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    Based on your comments it is pretty clear that you still hold quite a bit of animosity for your ex-spouse. You need to make sure that you hide that from your daughter... it's the hardest but most important thing you do as a divorced parent. Even if he is a complete SOB, he is still her father and she loves him.. and pointing out his faults only serves to injure her. It is sad that he tries to manipulate her against you... but kids are smart - unless there is physical abuse involved, trust your daughter to recognize his behavior for what it is. – DanK Oct 10 '17 at 17:05

12 Answers 12

56

Kids love their parents. This is true the vast majority of the time, even when the parent is abusive and manipulative to an extraordinary degree. Therefore it is extremely difficult to form a close relationship with a child if you are trying to replace their parent. or if you make the biological parent wrong, or otherwise say bad things about them or about their parenting. I don't know for sure that any of these things are happening, but it certainly sounds like your husband is trying to be her father because he (and you) perceives that to be something she is lacking. Of course her own dad is going to be the one to dance with her at her prom etc - he's her dad. He's been her dad for 16 years, and even though he hasn't been part of your life in any significant way for the last 4, he has been part of hers. Your other kids are grown - they likely no longer have a truly parent-child relationship with you, and therefore do not feel any pressure to see your husband as a parent either; they just see him as a great guy.

This said, there is no reason whatsoever that your husband can't have a great relationship with your daughter. As long as he is clear with her that he doesn't want to replace her dad, and as long as he doesn't say anything bad about her dad. He can say something like, "I know your dad is very special to you, and I would never want to interfere with that. He's your dad, and he'll always be your dad. But you are also incredibly special and important to me, and while I don't want to try to be your dad, I am hoping that you'll let me be part of your life, because I do love and care about you as if you were my own child."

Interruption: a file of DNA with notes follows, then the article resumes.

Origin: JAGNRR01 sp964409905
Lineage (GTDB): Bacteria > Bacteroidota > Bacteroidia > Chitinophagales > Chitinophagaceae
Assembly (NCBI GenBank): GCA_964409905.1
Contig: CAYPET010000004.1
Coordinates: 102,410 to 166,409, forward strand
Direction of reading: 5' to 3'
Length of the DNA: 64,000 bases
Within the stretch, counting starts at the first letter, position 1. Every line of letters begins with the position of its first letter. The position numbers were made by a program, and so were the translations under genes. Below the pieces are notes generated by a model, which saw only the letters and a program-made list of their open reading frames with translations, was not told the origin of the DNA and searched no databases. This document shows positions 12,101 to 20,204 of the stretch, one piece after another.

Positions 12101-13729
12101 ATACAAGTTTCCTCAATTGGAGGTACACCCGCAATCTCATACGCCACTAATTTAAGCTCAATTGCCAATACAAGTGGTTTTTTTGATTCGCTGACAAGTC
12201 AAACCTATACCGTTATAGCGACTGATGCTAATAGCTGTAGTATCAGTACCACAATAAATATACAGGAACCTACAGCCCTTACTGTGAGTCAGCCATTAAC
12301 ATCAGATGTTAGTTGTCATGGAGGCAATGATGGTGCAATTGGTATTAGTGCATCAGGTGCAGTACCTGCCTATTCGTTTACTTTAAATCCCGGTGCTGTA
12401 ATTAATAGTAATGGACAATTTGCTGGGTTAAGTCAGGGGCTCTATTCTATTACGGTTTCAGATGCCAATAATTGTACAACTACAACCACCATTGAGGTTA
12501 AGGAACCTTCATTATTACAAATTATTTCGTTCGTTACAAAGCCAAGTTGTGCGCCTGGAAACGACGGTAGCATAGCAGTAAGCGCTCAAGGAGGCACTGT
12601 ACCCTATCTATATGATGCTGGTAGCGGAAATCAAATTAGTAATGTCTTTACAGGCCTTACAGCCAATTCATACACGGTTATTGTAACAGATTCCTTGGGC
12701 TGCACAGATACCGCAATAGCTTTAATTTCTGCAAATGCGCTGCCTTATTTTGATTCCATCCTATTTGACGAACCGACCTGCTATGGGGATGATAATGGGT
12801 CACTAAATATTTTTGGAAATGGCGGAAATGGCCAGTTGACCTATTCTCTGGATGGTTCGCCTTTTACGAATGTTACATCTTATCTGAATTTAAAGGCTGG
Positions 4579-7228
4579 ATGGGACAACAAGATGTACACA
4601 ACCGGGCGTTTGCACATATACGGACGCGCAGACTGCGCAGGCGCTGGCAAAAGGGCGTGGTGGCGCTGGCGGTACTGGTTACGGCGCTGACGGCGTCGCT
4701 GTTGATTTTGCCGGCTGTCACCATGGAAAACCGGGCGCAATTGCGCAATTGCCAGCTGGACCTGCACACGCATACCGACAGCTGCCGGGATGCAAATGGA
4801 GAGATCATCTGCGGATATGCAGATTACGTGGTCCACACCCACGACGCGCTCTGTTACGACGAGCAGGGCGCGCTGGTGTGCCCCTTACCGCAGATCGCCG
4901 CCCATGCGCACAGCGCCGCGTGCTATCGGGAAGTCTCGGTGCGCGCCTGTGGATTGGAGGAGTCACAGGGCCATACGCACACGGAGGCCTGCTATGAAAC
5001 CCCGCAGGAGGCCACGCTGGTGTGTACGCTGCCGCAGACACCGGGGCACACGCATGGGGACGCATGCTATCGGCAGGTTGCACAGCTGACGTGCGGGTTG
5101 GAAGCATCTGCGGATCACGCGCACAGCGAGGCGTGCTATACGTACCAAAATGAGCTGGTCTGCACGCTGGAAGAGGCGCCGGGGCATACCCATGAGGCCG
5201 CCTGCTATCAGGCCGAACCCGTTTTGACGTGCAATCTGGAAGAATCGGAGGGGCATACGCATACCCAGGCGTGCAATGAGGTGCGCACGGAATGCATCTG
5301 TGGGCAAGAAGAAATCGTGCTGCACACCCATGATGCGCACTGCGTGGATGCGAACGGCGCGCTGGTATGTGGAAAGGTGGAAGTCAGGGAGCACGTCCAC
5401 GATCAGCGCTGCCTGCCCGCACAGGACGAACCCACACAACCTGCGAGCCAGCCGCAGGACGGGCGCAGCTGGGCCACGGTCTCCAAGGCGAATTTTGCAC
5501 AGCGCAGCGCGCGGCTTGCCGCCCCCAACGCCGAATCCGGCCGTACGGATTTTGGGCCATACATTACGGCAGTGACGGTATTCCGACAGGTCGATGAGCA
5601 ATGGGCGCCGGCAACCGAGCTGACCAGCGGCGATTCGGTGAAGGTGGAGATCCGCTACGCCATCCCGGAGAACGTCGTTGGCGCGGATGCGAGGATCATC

He would also have to work to build that relationship outside regular family and school time - I think sometimes step-parents make the mistake of thinking that because they've built a close relationship with the parent of a child, that automatically spills over into having a close relationship with the child. Going to her sports events doesn't really count, because there's no real quality time in that - there's no chance for him to learn about who she is (as a rapidly maturing almost adult person), and no chance for her to learn who he is - outside his "roles" in her life as your husband and her teacher. I'm not sure what kind of venue would strike all of you as appropriate, but if he really wants to be close to her, they have to spend some one-on-one time in an environment that's conducive to conversation. And ideally it should be something she wants to do, like taking a road trip somewhere or something like that - not a sit down "let's talk" situation.

Anyway, if I've misread the situation, please feel free to correct me :) but I hope that helps.

  • 2
    Your comments are helpful. I also think he tries too hard. I agree that if he wants to be a better friend to her, then he needs to do something fun with her that she enjoys, just like anyone would who was trying to build a friendship with someone. Blending our family has been surprisingly smooth, with little conflict, so I struggle when he gets down like this. I know he has a big heart and is generous and would like to be her father. It is difficult to see how my X treats her, and her come home upset, so I think he wants even more to replace him. Thank you so much :) – Susan B. Oct 9 '17 at 16:51
  • @SusanB. Good! I'm glad it was helpful :) – MAA Oct 9 '17 at 17:00
  • "Kids love their parents. This is true the vast majority of the time, even when the parent is abusive and manipulative to an extraordinary degree." - I think this quote requires some evidence. Personally, when growing up I knew quite a few teenagers who didn't love their parents and this didn't involve abuse. – icc97 Oct 11 '17 at 14:51